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9 Times The 1975 Shook Up Genre With Their Music

Does defining a band as a whole really matter anymore?

By Chandra Johnson

“Imagine if you woke up one morning, and you had your record collection, and the concept of genre didn’t exist,” The 1975 frontman Matthew Healy says. “The purity of that experience of listening to music without those rules is a blissful idea.”

Are genres dead? According to Healy, who stopped by MTV to talk about The 1975's upcoming album, they’ve never really mattered. There’s a ton of crossover in music, whether it’s a rock band putting out a mixtape (The Neighbourhood, we’re looking at you) or a pop artist unexpectedly putting out a dance record -- ahem, Justin Bieber.

With The 1975’s I like it when you sleep, for you are so beautiful yet so unaware of it slated for February 2016, fans have been wondering what their sophomore effort will sound like, especially after hearing “Love Me.” Like their debut album but even more so, every song on the album is different from one another.

The 1975 have continually blurred the line under which genre they fall given their eclectic mix of influences and sounds infused in their music.

“If you take ['Sex'] out of our arsenal, that’s the only rock song we have," Healy says. "Everything else has always been groove-based."

To prove that point further, here are nine times The 1975 unabashedly ruled them out of being defined to one genre:

  1. When they performed a cover of Clean Bandit’s “Rather Be,” but gave it an unexpected finish

    During their BBC Radio 1 Live Lounge performance, the boys took the opportunity to infuse their love of that aforementioned groove-based samples to completely restructure the original version. Instead of Clean Bandit's mesh of classical and pop, The 1975's version is a perfect marriage of R&B and rock -- really taking their love of D’Angelo and Burial one step further. Even the way singer Matty rolls his body to the sensual beat where the sax blazes around, it’s clear this is a genre they thrive in, but it wouldn’t be complete until they tied in The Weeknd’s straight-up love-making song “Wicked Games.”

  2. That time they remixed Travi$ Scott’s “Drive,” and Healy takes a turn at the mic

    Experimenting with myriad sonic elements, Scott’s song gets an unexpected verse from Healy himself, so maybe a hip-hop track is something we can expect on their forthcoming album? This isn’t the first time the “Anticode” rapper and The 1975 have teamed up; their track “M.O.N.E.Y.” is sampled throughout Scott’s “Don’t Play,” which also features Big Sean.

  3. UK Garage paved Healy’s adolescence & inspired his writing style

    Citing The Streets as a major influence in their music, this may have spawned Healy’s love of hip-hop.

    “That kind of beat poetry inspired and really, really informed the way that I wrote lyrics. I never really had a formula for writing lyrics, but the only thing I did know was that I wanted it to be as earthy as that is, like Seamus Heaney and people like that,” Healy said in a MTV Hive interview in 2013.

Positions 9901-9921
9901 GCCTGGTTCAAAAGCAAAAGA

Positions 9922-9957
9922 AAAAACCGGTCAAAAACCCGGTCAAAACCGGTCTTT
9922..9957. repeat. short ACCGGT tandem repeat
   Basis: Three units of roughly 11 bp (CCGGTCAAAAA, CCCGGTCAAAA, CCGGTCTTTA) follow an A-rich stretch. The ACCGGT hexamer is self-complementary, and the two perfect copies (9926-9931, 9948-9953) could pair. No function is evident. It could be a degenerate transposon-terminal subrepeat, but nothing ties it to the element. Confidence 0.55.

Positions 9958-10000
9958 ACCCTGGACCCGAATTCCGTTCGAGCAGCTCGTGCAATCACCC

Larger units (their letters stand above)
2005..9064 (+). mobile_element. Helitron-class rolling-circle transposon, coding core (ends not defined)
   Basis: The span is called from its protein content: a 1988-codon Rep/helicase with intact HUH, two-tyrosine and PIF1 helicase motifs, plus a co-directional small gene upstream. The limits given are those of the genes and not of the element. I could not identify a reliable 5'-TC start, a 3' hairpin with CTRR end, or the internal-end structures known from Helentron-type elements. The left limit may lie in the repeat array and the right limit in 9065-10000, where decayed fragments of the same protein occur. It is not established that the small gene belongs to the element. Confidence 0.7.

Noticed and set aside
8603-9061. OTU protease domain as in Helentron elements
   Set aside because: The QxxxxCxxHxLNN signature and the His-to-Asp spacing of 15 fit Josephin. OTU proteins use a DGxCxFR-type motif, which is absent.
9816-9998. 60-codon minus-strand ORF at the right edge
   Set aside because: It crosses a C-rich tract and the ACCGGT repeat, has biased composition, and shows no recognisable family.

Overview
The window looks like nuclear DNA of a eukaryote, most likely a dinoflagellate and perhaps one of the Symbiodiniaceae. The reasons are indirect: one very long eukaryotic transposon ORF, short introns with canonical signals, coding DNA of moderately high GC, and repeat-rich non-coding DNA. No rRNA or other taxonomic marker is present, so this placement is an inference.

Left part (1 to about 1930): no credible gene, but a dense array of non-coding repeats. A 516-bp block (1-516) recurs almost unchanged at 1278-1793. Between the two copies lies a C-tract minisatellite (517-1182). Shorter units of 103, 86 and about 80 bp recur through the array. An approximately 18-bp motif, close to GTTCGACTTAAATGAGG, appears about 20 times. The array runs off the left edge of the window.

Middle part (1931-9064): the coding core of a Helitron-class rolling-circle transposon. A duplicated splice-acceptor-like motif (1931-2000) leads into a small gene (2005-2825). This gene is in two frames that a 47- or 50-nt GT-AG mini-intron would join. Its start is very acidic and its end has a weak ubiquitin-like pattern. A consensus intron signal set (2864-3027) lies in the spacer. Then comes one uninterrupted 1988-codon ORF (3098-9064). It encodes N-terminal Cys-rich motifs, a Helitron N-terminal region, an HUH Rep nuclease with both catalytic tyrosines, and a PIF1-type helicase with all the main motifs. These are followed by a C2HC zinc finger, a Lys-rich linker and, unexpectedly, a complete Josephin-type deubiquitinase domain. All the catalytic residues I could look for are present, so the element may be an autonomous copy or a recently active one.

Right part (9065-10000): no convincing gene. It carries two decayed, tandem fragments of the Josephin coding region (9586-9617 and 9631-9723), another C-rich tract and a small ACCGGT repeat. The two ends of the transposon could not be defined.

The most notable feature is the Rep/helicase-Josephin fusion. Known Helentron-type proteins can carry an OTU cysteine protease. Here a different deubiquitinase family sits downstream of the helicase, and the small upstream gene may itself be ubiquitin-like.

4. They’re influenced by artists like A$AP Rocky and Kanye West

    Listen to their track “Undo” and not only does it sound like it was inspired by Brian Eno’s ambient composition but Rocky’s “Fashion Killa.”

  5. “Facedown” is as much My Bloody Valentine as it is Ben Khan

    The fuzzy, distorted guitar rock of My Bloody Valentine and the pulsating electronica of Ben Khan can be heard in one song -- two completely opposite wheelhouses together in one place.

  6. They’re blending cinematic themes into their sound

    Two instrumental tracks, “An Encounter” and “12,” find their way nestled in The 1975’s debut—creating that cinematic/score-type feel. With those ~ interludes,~ their album literally soundtracks your life (or adolescence just like a John Hughes movie).

  7. “Love Me” is a mix of groove-based funk and ‘80s pop

    If you close your eyes and strip away all of the guitar and little streaky annunciation’s Healy does, it has a rippling bassline similar to Rick James’ “Give It To Me Baby.”

  8. Just look at eclectic mix of artists who inspired their debut album
    Interscope

    “Sigur Ros’ Takk, Jesus and Marychain’s Psychocandy, Glassjaw’s Worship And Tribute, Speaking In Tongues and Remain In Light by Talking Heads, American Football, A$AP Rocky, Carol King’s Tapestry, James Taylor, Brian Eno’s Music For Airports and Scritti Politti. They were massive for us,” Healy had said on some of the key influencers in their sound. Peter Gabriel’s So, Michael Jackson’s Bad, The Streets’ Original Pirate Material, My Bloody Valentine’s Loveless and Brian McKnight’s 1989-2002 From There To Here album are other all-time favorites, Healy told us in 2013.

  9. Their new music is inspired by Destiny’s Child, Brian McKnight, SWB, D’Angelo to name a few.

    Listening to their new track “The Sound,” not only does it sound like Prince’s “I Wanna Be Your Lover,” but an interpretation of these very soulful artists. If you take a listen to “Love Me,” it shouldn’t have come as any surprise sonically given their massive '80s influence.